What do higher interest rates mean for your investments?
Investing | 8 minute read
2022 was characterised by inflation, supply constraints, and geopolitical tensions (including war), which led central banks to lift interest rates at the fastest pace in decades, and in turn softened performance in asset markets of all persuasions.
As we enter 2023, many of these factors continue, albeit at a slower pace and under the shadow of the risk of recession. Australian growth moderated in the third quarter, bringing the year-on-year pace to 5.9%, and forecasts for final growth in 2022 to 3.6%.
The December quarter saw the RBA lift rates a further 75bps with 25bps announced at each of the monthly meetings. The movements confirmed this interest rate hike cycle to be the fastest since 1994 (see red line in Figure 1).
Australia was not alone with its steep interest rate trajectory of 300bps, as other central banks also moved quickly to stamp out inflation;
Figure 1: RBA rate hike cycles
Source: CommBank, Economic Insights Global Economic & Markets Research, Dec 2022
Figure 2: total volumes by sector & % offshore investment
Source: CBRE Research
The net effect of these moves has been an increase in mortgage repayments of around 40-60% for the average borrower. Coupled with higher energy prices, this has added to cost of living pressures for most, reducing the affordability of residential property. Transaction activity in Australian commercial real estate slowed into late 2022 with CBRE reporting total volumes of $35.9 billion, compared with 2021’s $50.5 billion in 2021. The office sector formed the lion’s share of what was traded at $15.2 billion (42%).
The cash rate now stands at 3.1%, with the RBA minutes released in December indicating the RBA Board is considering for the first time this interest rate cycle the option of “no change”. This has given confidence to markets (both here and abroad) that we are indeed approaching the peak in the cash rate.
Our Cromwell inflation forecast for 2023 is 5%, which is below the annualised rate to October of 6.9%. The drivers to inflation remain as below; however, we expect to see inflation drop to 3% in 2024.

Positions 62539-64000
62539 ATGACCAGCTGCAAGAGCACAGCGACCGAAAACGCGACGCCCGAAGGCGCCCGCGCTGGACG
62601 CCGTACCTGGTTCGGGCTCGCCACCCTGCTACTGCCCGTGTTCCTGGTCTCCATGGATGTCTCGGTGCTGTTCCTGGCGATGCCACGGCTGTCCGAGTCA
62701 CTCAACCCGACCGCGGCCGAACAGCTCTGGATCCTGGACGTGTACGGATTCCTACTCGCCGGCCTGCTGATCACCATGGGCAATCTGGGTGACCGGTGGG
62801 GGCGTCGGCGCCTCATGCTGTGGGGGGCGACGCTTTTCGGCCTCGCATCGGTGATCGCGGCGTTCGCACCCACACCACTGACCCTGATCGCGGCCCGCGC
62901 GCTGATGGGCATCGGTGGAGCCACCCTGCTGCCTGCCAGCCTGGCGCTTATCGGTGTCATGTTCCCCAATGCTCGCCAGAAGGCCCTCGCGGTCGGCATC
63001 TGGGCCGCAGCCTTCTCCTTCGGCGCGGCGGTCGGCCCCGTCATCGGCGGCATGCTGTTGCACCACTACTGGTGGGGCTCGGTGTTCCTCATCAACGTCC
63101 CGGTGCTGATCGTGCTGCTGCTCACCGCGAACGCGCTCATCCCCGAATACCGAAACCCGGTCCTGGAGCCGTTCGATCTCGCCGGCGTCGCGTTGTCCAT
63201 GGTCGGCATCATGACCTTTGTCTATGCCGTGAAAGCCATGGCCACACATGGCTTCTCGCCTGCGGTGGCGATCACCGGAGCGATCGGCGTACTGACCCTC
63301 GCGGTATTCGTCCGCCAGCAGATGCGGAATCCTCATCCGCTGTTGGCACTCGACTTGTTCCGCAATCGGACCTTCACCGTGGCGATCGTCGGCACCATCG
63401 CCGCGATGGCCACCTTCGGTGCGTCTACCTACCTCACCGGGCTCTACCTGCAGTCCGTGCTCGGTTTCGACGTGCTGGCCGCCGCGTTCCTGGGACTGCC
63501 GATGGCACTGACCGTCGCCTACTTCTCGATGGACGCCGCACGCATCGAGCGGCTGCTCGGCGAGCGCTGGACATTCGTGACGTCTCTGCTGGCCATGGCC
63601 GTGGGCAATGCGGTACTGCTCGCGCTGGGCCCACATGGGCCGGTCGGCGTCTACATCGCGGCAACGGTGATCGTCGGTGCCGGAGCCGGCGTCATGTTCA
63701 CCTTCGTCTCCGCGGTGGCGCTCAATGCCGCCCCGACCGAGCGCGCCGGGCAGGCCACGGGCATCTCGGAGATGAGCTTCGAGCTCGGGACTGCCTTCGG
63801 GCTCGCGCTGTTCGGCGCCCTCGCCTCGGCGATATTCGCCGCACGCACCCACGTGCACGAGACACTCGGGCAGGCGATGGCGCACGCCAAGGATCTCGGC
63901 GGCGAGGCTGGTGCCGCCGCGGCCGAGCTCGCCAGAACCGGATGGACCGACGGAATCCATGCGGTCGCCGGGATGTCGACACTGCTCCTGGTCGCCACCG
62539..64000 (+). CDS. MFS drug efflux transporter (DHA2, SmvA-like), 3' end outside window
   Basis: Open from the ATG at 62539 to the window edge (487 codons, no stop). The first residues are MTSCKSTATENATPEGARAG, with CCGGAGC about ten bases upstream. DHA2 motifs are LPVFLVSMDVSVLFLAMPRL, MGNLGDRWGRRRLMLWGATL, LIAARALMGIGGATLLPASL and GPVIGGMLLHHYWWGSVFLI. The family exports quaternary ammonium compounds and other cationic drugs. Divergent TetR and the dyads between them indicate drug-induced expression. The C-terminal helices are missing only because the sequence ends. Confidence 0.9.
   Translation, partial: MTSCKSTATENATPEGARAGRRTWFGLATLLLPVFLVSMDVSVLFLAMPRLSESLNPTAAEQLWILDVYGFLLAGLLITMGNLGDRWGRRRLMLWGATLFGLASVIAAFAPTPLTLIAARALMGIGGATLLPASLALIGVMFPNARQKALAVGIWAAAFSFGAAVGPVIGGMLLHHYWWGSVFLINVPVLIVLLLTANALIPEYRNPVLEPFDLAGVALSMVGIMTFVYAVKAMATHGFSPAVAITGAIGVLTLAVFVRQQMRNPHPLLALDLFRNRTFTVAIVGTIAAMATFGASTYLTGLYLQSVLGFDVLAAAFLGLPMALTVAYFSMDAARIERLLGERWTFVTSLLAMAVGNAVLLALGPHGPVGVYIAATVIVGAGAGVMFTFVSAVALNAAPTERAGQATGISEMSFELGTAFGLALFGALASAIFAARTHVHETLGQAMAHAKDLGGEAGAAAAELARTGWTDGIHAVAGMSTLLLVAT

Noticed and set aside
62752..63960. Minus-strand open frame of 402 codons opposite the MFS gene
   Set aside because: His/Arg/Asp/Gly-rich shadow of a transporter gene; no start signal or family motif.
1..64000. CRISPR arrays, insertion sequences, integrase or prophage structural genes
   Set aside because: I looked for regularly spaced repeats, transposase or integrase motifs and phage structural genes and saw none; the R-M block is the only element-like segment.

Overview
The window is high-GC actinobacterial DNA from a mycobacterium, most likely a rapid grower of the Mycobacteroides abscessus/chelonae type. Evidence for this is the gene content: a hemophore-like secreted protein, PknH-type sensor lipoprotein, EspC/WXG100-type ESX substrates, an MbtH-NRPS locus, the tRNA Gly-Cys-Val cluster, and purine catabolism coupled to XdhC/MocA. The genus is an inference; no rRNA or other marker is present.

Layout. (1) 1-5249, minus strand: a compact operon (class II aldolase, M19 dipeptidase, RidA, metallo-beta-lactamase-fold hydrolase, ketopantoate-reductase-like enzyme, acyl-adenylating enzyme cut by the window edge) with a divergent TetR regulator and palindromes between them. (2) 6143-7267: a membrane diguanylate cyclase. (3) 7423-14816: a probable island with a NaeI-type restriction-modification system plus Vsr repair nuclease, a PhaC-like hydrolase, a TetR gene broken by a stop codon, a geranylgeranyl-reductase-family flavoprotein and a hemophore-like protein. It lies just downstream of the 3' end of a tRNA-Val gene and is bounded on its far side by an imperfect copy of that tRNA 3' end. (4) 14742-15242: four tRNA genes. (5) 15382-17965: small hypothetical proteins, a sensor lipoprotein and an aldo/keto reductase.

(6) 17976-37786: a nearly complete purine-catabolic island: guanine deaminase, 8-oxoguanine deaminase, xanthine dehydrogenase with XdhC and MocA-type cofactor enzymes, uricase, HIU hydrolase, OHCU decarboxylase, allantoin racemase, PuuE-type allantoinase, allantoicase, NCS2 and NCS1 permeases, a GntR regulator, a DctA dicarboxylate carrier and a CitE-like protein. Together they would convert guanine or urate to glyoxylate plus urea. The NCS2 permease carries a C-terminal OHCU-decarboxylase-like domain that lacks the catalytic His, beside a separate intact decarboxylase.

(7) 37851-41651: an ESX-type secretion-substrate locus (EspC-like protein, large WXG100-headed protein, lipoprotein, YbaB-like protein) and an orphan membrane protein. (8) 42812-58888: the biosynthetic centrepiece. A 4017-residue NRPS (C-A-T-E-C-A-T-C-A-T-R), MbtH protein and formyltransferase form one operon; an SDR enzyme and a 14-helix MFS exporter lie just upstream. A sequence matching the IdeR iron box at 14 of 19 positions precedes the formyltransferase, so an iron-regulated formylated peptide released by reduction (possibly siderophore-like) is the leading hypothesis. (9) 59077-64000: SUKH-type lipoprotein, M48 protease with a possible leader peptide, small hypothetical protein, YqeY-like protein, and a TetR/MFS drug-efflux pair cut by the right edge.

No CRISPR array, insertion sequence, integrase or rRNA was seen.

With inflation moderating and interest rates stabilising, liquidity should improve and asset prices should find greater stability. The following charts plot historical Cap Rates for office, retail, and industrial vs a “real” 10-year yield (i.e. stripping out inflation) and the difference (spread) over an almost 20-year period. The inflationary effect stripped out shows the relative value of the sectors. It also explains in part the reduced volume of assets traded in the last half-year as vendors have been unwilling to re-rate pricing.
Figure 3: historical cap rates for office, retail, and industrial
The Australian economy remains robust, despite headwinds. Employment is solid – with unemployment hovering around 3.5%, while job vacancies remain particularly high. Economic growth maintains positive momentum dominated by export demand for resources.
The RBA expects some of this to continue - with the unemployment rate to remain around 3.5% in 2023, weakening to 4.5% in 2024. While it expects inflation to peak at around 8% in 2022 (dominated by higher food prices & energy), it expects it to gradually move down to ~3% by 2024 year-end. Economic growth will slow (we expect to around 2% in 2023), but still remain positive and impressive compared to other western countries.
These factors along with business conditions at a healthy ~30 year high1 put the Australian economy and commercial property market in good stead. Businesses continue to adjust size requirements for occupancy as they live with hybrid working, although in certain markets this is now largely known.
Experiential workplaces with clever refurbishments and amenity continue to attract and retain quality tenants; something we continue to see within our assets.
In a global context, Australia is in a position of strength, with a compelling economic outlook, comparatively low inflation compared to Europe and the US and an attractive demographic profile. Oxford Economics, therefore, estimate Australia’s economic risk to be one of the lowest of the advanced economies.
This should in turn support tenant demand for good quality real estate to facilitate economic growth and cater for a growing and ageing population. Liquidity from both domestic and international capital is likely to improve. In conjunction, powerful megatrends such as the need for more sustainable, energy efficient real estate and rising demand for segments serving the modern economy such as urban logistics, data centres and highly amenitised offices will create income growth opportunities.
The Cromwell Direct Property Fund sold Allara Street, Canberra, this quarter. The property was originally bought in July 2015 for $16.8m and was sold in October 2022 for $18.187m. Sales proceeds were used to reduce debt. Gearing as at 31 December 2022 was 36.3%. Further leasing success post 31 December at Queen St Brisbane, Creek St Brisbane, and Grenfell St Adelaide will improve the current 93.6% occupancy rate and 4.6-year WALE.
The Fund currently distributes 6.75 cents per unit p.a., or 5.29%2, payable monthly, and has generated annualised total returns since inception of 8.8% p.a. The Cromwell Direct Property Fund continues to demonstrate excellent risk adjusted returns for investor portfolios.
Performance (%) P.A as At 31 December 2022
Source: Lonsec and Cromwell Funds Management
1. NAB Business Survey – Business Conditions
2. Based on current distributions of 6.75 cents per unit p.a. and a current unit price of $1.2755 as at 31 December 2022